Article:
But why could we slip into a pattern for the Dragon and not for the Tarantula? The Dragon has significantly better statistics. Indeed, with 65535 health, it takes more than half an hour to beat the thing. The Tarantula isn't nearly as threatening, from a pure statistics viewpoint - its attacks aren't as damaging and it isn't as durable.
If you look at the lists above, you'll notice that the primary difference is in the abilities of the creature concerned - the Dragon can basically only threaten the party with a very strong attack on one character (And the confusion, but in practice that's not a significant problem). The Tarantula, on the other hand, has allies, so it isn't outnumbered, it can inflict several status effects on multiple characters at once, and it can take advantage of 'free' turns by re-summoning its minions or even healing itself. It has more leeway to choose the optimal action. (Also, by the time you get to the Egg Dragon, you have much better healing magic, but that's an issue for a later article).
This is a very important insight - the actions that a creature can take are the primary determinants of its difficulty - not its statistics. It doesn't matter how much attack the creature has - if all it can do is attack, it will not be very hard to beat - excepting ridiculous cases, like monsters that can one-hit-kill every member of your party in one action. Depending on the way the game works, even that might not be a problem (Grandia 2 has some monsters that can cast a spell that does exactly that - it works because you can delay their actions by attacking them).
Hard creatures need to be able to disrupt the player's strategy, and they need to be able to take advantage of 'free' turns when the player isn't attacking them because they're busy dealing with whatever the creature did to them. They need to keep the player on their toes - every round, the player should be only two or three rounds away from a loss. The player should be on the defensive - their primary concern should be to stop their party falling apart around their ears, and any damage done is incidental. Such a setup also lets skilled players really shine, as it gives them opportunities to do some thinking and get a few more actions in, or make the ones they've got count more.
In general, 'hard' creatures should have the following abilities and properties:
- They should have allies. It's much easier to beat something when you can gang up on it - with allies, there are more creatures for the player to worry about, and some extra actions on the creature's side of the field.
- They should be 'fast'. This may mean something different in different battle systems. In Lufia, where battles proceed in a number of 'rounds', where each creature takes one action in speed order, it means going before the party. In a Final Fantasy, ATB style system, it means taking a number of actions - ideally, one action for every action the player takes.
- They should be able to cause status effects, preferably to several characters at once. Status effects disrupt the player's strategy, and are extremely annoying. However, if you only inflict one PC with whatever nasty you can cause, this is not necessarily a big deal - most games will allow players to cure a status effect in one round, so single-target status effects will only cause one lost action on the PCs part and probably won't stick around. Two or more, however...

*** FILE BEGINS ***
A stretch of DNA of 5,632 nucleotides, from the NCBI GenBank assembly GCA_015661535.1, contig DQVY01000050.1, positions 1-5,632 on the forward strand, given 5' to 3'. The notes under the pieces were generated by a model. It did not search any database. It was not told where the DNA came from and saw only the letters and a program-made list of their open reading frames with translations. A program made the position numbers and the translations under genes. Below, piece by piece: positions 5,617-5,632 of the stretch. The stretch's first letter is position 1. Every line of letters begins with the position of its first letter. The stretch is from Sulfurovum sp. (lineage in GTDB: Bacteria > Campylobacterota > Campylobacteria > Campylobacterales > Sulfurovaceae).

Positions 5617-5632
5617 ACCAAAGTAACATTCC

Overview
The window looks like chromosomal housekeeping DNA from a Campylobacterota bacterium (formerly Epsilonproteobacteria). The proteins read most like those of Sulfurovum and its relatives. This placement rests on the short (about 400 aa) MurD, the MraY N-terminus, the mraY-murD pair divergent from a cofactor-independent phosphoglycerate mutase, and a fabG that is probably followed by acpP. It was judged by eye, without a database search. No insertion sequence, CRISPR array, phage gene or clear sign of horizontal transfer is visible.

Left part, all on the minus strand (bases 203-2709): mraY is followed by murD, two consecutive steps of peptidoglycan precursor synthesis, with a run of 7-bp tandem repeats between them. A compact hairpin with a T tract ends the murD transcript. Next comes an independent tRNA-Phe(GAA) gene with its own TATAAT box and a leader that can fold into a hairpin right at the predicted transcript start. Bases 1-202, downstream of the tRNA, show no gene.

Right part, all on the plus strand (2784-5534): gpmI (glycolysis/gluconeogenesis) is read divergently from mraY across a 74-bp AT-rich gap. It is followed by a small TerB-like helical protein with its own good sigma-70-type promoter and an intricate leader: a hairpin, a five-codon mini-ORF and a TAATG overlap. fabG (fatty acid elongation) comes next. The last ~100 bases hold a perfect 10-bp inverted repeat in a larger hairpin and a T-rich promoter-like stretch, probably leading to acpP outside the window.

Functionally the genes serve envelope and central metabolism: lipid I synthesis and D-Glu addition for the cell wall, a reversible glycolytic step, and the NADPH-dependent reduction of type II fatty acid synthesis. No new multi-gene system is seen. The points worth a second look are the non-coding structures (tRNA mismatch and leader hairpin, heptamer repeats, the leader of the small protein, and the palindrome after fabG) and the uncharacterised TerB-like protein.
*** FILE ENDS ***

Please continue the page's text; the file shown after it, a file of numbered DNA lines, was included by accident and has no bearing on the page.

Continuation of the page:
- They should be able to heal themselves. Nothing says 'scary' more than the realisation that the boss can actually fix whatever you've been doing to it. It forces players to think - they need to be able to do damage to the creature faster than it can heal it off. It also punishes players for giving the creature free rounds - if round ends with the party worse of than at the start, then the monster is being difficult.
- It must be able to threaten the party. It's no good having allies, being fast, causing status effects, and being able to heal yourself if you can't actually hurt any PCs and get killed in one hit. The creature needs to be able to do significant damage to PCs, and it needs to be able to take a few hits in return.
Obviously, not all creatures should be like this - it's more a matter of slowly adding features from this sort of direction as monsters get 'harder', in addition to improving their stats so they can keep up with the party.
This is another aspect of the players-are-smart principle - they will find the quick and easy pattern to beating a given boss, and will then abuse it. The best way to make sure such a pattern doesn't exist is to have the boss disrupt the party in unpredictable ways. Remember - the difficulty of a battle is determined by how much it makes the player think, not by how hard it 'would be' for the PCs. It doesn't matter that they take more than 9000 points of damage from the gnashing fangs of the terrible beast, or that it takes some incredible amount of hits to dispatch it - to the player, these are just abstractions. They're not feeling those fangs. All they're noticing is that if they keep healing with one character every round, they're home and dry.